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So, we're building a multi-tenant system to run as a service. We're starting from the ground up. We're following DDD; the domain has (at the moment) ~20 entities in it, and later there will be more. It is to be hosted by us, geographically redundant (n+1 of everything except SQL queries ;-) ), and of flexible design (well, that last is our own requirement, not the business', though they want us to be able to change it easily on demand of course). We're .NET based, and will be using a relational database for our backing store. We're not against using open-source tools and libraries (at all).

One of the must-have features from the business is that certain entities be extensible by the tenants of the system. For example, client A may want entity Foo to have Title and Abstract properties, whereas client B may want entity Foo to have Publish Date and Directed-By properties - and not Title Abstract.

It may also be the case that it should support data in multiple languages for tenants that want this - for example, one tenant may be interested in translating their whole account into two (or more) languages; both the "static" strings, and the strings attached to the entities as data.

So. Arbitrary number of fields (on top of some common baseline; there are certain things about these entities that all tenants will get), definable by the client (where they can define the data-type too). Possibility of translation of the data (without duplicating the entities - as in, without setting up one set in English, and then setting up the same set in French). Strongly typed, searchable, queryable backing storage, too (so, no extra-stuff-goes-in-an-XML-field, unless there's a way for it to come out strongly-typed and searchable). Performant (but as a secondary requirement; the feature is important enough to buy hardware for if necessary).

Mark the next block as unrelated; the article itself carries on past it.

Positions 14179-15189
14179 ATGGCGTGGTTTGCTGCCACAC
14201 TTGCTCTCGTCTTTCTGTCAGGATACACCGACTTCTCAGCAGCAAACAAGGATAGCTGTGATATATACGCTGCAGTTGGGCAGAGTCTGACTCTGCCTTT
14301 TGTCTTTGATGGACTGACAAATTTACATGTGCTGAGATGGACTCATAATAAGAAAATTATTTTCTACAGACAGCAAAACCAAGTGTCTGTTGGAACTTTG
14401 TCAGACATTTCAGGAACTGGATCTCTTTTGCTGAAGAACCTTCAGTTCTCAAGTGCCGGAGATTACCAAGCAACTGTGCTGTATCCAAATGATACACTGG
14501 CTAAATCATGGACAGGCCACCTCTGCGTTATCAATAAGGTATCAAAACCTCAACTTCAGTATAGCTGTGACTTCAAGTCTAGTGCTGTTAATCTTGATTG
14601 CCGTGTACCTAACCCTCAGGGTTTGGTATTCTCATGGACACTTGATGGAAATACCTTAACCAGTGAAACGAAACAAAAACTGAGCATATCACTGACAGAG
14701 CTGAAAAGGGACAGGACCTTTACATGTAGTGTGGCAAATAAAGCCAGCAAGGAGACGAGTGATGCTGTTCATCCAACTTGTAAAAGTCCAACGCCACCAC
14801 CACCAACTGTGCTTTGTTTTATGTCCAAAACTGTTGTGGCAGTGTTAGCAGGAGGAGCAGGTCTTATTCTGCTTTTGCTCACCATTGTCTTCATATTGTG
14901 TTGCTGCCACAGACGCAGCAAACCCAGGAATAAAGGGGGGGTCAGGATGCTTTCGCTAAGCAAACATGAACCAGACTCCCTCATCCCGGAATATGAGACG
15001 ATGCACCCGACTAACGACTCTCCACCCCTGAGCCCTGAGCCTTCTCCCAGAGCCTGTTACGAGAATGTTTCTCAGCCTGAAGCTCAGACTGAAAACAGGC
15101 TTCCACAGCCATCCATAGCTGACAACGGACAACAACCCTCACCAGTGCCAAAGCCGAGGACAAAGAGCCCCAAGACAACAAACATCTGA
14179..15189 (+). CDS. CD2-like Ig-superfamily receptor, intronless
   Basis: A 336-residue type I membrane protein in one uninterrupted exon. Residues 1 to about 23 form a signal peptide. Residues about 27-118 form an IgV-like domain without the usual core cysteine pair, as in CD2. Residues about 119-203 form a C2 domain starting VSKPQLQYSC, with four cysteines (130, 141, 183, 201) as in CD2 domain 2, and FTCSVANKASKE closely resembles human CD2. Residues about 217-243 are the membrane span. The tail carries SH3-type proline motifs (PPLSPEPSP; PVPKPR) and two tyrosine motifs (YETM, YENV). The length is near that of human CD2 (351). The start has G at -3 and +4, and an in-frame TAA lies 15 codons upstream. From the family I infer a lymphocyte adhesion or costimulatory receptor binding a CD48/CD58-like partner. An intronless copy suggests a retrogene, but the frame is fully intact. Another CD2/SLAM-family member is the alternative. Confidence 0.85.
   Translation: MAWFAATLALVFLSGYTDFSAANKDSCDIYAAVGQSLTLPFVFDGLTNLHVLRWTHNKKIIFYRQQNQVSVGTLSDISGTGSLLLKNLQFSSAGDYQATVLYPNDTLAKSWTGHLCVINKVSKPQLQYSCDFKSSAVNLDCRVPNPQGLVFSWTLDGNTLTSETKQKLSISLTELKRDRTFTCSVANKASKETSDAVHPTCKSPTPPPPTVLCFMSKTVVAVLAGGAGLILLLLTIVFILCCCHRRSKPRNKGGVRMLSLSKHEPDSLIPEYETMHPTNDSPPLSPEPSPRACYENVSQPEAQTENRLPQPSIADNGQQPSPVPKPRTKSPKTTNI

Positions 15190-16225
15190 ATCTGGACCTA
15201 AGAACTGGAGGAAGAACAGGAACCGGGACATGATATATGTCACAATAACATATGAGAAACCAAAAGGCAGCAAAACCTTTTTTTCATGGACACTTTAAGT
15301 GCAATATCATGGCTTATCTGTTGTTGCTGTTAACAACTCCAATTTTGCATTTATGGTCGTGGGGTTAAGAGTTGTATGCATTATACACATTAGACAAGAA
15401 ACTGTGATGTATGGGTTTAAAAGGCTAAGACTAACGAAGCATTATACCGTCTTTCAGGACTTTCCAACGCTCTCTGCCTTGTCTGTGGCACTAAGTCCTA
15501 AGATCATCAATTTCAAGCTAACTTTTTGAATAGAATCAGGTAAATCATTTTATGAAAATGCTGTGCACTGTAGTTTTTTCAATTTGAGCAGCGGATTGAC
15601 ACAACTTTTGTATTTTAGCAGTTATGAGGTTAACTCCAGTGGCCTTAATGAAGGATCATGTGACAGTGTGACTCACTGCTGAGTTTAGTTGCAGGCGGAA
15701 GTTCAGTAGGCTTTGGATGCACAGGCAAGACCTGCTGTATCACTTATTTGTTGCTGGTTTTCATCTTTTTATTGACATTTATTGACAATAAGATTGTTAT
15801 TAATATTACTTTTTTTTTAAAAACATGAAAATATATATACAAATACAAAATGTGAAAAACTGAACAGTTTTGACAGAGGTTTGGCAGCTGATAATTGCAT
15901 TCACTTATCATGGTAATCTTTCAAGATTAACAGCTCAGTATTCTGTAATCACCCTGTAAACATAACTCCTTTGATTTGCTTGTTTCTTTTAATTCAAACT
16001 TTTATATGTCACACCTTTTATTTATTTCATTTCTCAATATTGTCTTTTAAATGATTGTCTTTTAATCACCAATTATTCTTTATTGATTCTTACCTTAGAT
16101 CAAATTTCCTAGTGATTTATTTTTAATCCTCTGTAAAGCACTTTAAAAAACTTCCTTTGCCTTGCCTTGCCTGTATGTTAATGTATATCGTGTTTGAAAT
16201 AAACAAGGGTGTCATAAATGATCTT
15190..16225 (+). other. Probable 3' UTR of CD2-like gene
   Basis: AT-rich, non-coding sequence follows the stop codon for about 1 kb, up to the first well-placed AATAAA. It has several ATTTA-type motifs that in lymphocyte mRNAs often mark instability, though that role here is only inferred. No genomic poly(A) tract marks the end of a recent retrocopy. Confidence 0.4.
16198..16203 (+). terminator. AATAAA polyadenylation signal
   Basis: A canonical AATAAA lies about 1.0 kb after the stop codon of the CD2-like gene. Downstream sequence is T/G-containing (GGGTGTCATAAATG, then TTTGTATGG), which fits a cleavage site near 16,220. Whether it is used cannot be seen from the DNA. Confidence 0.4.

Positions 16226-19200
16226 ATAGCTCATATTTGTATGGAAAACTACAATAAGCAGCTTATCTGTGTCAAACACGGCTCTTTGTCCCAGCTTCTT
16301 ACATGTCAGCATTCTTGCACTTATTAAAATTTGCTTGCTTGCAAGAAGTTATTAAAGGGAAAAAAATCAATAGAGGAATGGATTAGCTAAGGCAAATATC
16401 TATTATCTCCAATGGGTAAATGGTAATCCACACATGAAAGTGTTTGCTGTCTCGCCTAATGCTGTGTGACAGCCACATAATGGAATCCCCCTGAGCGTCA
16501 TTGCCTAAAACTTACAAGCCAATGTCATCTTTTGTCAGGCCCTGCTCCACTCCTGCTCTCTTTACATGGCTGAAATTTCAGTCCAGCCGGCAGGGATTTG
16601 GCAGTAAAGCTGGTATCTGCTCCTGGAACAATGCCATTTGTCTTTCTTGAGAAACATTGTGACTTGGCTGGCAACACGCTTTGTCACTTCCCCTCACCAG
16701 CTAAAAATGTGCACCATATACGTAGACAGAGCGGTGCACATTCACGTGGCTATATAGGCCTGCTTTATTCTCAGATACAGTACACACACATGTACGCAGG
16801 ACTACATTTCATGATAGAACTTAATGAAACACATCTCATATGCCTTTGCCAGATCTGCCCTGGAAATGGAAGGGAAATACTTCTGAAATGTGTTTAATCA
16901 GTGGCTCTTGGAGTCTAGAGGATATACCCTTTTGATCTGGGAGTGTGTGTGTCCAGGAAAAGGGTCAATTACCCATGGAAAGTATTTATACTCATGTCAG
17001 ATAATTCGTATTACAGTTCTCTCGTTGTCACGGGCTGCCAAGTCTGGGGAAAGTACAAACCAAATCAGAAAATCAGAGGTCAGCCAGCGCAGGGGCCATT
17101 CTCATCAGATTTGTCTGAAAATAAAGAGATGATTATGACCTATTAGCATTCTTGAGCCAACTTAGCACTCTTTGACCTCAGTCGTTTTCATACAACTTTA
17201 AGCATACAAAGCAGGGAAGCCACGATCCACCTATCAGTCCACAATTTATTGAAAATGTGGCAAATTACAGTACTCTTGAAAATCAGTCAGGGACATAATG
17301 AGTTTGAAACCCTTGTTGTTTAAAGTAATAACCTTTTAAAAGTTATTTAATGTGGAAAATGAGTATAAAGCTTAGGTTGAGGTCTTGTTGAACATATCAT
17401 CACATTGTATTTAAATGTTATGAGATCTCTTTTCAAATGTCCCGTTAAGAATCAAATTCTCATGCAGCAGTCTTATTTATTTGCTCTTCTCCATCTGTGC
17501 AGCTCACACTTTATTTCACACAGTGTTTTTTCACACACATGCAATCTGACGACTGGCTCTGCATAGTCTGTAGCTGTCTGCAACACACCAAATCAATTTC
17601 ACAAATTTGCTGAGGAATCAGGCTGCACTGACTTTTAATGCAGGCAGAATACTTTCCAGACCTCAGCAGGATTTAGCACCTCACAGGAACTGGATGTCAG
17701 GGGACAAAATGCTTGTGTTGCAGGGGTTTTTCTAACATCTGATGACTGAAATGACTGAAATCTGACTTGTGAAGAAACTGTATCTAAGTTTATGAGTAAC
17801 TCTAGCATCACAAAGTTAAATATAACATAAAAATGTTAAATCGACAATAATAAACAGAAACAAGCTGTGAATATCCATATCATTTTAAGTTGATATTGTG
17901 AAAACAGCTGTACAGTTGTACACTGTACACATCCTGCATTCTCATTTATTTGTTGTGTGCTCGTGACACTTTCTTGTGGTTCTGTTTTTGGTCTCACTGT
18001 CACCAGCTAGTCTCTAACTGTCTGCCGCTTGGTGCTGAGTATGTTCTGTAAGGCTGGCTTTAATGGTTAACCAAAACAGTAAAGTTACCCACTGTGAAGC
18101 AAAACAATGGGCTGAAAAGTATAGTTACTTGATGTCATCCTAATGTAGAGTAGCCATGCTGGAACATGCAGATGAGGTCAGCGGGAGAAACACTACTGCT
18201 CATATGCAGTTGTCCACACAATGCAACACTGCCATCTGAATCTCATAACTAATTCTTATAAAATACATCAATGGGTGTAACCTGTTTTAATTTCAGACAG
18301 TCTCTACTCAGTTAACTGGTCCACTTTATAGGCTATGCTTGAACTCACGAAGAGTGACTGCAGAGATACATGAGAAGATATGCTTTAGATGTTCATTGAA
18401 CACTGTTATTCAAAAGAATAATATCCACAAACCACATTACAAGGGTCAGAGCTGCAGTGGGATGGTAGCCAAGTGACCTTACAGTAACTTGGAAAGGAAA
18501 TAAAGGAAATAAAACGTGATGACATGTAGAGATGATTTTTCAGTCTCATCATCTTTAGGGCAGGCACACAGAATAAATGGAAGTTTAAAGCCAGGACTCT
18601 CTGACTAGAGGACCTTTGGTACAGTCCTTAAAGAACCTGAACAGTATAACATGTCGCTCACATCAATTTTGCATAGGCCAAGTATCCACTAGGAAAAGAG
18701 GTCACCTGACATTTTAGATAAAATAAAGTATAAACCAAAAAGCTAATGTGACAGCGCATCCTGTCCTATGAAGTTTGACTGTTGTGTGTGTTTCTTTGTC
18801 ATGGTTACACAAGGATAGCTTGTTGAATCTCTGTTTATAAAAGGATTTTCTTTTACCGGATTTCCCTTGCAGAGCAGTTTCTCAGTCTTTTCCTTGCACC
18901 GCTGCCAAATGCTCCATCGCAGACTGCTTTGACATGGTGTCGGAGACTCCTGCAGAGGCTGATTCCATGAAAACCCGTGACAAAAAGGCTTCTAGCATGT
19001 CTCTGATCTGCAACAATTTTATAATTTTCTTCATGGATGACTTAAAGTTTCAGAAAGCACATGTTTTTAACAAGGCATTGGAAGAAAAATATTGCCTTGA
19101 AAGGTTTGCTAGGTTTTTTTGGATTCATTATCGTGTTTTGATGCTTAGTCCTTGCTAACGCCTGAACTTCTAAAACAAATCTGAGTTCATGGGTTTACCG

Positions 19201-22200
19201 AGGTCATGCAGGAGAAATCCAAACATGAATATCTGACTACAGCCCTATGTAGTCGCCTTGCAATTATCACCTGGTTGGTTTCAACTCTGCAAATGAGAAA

Data volumes? In our current system, an "average" client has hundreds of entities, a "big" client has thousands of entities. Requests will usually filter those lists for display to between 10-200ish, and the most common thing to want to do will involve maybe half-a-dozen entities (that in the new system, should be extensible).

Other points? Each Entity has a direct link to the tenant that owns it.

How does one go about this, in .NET-land? It's been suggested that we chuck our entities into an IoC container, and glob them together on the fly at run-time - but how does one map that to a relational database?

I also remember reading Ayende's post on this with Lucene.NET from some significant time ago that sounds good, but we haven't got any experience with Lucene.NET or nHibernate at present. (We're currently going to use Linq2Sql for our ORM but if we need to change that to support this, I'd personally be happy, frankly).

I read this Castle dev list thread which is linked from Ayende, and it seems like nHibernate has something called an IUserType that might help - I wonder whether we might apply that, pulling the appropriate one our of IoC for each tenant? So one IUserType per tenant per extensible-entity, and store the data itself in an XML column inside of SQL Server (our most likely RDBMS).

Lastly, I've just read one suggestion around dynamically changing a DB-table per entity per tenant - but this sounds pretty... Fraught, honestly! I mean, it could work, but it sounds like not such a great idea to give out the ability to do this to tenants (who may be less than tech-savvy). I suppose it could restricted to administrator-employees only...

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2 Answers 2

Take a look at Ayende's series of posts about multi-tenancy. He analyzes several approaches to the issue of extensibility.

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There are a variety of ways to accomplish it, but the issues of multi-tenancy go deeper than just the data model. I hate to be plugging product, but check out SaaSGrid by my the company I work at, Apprenda.We're a cloud operating system that allows you to write single tenant SOA apps (feel free to use NHibernate for data access) that automatically injects multi-tenancy into your app. When you publish your app, you can do things like choose a data model (isolated database or shared) and SaaSGrid will deploy accordingly and your app will run without any code changes - just write code as if it were for a single tenant!

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